Monday, 27 June 2016

Eureka! Raphael’s Madonna

Eureka – Ancient Greek for  I have found it!
Raphael’s Madonna del Libra was known as the jewel of the Renaissance.

Prince G. Gagarin, Vice President of the Academy of Arts, advised Alexander II in 1870 that Count Conestabile was selling the Madonna in Florence. Stepan Gedeonov, Director of the Imperial Hermitage, purcheased the painting in April 1871.
Alexander II gave it to his wife for their 20th anniversary. The Empress kept the Madonna in her Crimson Cabinet (#305) in the Winter Palace.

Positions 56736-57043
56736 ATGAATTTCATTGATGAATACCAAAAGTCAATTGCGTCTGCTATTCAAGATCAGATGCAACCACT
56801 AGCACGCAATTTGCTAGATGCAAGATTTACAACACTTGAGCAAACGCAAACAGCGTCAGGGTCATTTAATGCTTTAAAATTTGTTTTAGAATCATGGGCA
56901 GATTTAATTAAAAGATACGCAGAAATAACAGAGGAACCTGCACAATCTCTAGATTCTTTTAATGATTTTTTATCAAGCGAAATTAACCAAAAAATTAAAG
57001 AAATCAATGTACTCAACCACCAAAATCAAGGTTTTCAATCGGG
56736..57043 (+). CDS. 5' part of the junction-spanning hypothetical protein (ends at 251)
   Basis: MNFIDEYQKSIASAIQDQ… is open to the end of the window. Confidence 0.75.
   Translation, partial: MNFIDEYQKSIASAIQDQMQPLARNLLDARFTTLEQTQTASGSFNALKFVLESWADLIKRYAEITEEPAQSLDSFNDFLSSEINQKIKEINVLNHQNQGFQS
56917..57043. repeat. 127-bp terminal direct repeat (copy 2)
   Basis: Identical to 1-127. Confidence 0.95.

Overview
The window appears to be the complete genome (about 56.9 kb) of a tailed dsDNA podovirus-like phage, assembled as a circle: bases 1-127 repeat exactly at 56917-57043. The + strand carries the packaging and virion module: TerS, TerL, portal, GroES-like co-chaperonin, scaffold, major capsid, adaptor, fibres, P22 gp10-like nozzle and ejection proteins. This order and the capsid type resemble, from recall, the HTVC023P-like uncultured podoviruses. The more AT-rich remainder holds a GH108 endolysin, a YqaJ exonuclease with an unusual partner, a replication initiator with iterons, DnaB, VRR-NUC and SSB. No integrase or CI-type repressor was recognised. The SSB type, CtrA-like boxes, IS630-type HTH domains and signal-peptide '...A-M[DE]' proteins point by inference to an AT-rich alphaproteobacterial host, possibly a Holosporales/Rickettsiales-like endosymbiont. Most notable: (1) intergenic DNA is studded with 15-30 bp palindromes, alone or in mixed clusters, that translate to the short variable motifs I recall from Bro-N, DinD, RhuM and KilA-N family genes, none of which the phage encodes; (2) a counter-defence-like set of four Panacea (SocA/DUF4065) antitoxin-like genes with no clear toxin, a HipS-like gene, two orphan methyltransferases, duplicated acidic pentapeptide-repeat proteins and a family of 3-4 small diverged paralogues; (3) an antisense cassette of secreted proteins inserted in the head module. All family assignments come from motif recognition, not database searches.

A special committee of the Hermitage determined in 1872 that tow cracks in the wood-based layer were expanding. A decision was made to transfer the painting to the Hermitage to ensure its preservation.
Although exhibited there, the painting continued to be listed in the inventories as “Property of Her Majesty” and only changed its legal status after her death in 1880.
A few months ago checking the updated Royal Collection, I recognized this photo as the Empress’ cabinet.

A Eureka moment!
Photographic verification of Raphael’s Madonna described in the 1872 archival documents.
Other clues within the photo have added much to my research. Yet a conundrum … the easel.

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